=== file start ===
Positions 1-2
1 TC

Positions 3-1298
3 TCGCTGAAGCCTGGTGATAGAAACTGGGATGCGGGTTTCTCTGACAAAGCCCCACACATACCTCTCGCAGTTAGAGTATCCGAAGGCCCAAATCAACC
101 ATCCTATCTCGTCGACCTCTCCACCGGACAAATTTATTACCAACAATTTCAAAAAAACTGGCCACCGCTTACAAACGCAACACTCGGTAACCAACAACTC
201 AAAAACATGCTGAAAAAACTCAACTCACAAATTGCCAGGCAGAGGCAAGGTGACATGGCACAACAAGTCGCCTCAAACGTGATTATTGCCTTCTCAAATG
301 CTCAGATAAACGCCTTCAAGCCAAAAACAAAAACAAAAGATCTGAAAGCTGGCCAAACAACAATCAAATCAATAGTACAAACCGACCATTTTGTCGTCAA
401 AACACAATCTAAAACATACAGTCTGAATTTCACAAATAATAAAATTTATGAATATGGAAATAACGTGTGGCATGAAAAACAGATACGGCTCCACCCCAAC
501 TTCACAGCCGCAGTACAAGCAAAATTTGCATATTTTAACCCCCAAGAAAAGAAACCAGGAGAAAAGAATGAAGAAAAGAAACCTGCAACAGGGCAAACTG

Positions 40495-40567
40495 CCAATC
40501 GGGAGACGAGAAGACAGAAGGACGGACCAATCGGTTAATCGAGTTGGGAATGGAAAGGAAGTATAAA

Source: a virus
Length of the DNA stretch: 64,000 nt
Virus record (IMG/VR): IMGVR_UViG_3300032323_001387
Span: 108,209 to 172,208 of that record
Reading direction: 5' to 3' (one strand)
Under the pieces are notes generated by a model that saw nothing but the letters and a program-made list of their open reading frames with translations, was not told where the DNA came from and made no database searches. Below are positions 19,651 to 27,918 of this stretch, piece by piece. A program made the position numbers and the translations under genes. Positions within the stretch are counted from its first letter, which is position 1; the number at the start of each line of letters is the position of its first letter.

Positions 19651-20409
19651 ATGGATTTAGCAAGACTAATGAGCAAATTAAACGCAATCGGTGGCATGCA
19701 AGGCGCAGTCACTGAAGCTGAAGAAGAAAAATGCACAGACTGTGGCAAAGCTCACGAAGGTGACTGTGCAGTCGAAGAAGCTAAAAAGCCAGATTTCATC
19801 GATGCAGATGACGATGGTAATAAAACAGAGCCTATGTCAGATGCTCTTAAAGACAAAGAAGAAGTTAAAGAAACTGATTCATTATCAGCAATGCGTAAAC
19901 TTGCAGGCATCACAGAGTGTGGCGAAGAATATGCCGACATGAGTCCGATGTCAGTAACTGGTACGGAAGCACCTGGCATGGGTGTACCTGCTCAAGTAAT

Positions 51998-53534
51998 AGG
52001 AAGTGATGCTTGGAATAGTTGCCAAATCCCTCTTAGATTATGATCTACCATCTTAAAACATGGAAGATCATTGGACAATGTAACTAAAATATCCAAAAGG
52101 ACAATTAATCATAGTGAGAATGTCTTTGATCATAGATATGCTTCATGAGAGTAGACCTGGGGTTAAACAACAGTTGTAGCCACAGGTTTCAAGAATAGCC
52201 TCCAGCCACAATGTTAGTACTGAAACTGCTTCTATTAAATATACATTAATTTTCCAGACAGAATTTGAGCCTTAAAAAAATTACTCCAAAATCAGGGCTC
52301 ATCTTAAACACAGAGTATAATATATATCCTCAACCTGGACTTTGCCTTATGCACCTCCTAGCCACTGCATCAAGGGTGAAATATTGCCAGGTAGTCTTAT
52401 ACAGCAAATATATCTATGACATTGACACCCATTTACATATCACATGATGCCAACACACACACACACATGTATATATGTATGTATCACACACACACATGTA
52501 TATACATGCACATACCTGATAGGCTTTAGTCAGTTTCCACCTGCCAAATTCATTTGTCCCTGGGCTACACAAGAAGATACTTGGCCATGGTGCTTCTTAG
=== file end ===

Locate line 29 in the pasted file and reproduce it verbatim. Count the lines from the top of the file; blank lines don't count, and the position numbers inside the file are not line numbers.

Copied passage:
52301 ATCTTAAACACAGAGTATAATATATATCCTCAACCTGGACTTTGCCTTATGCACCTCCTAGCCACTGCATCAAGGGTGAAATATTGCCAGGTAGTCTTAT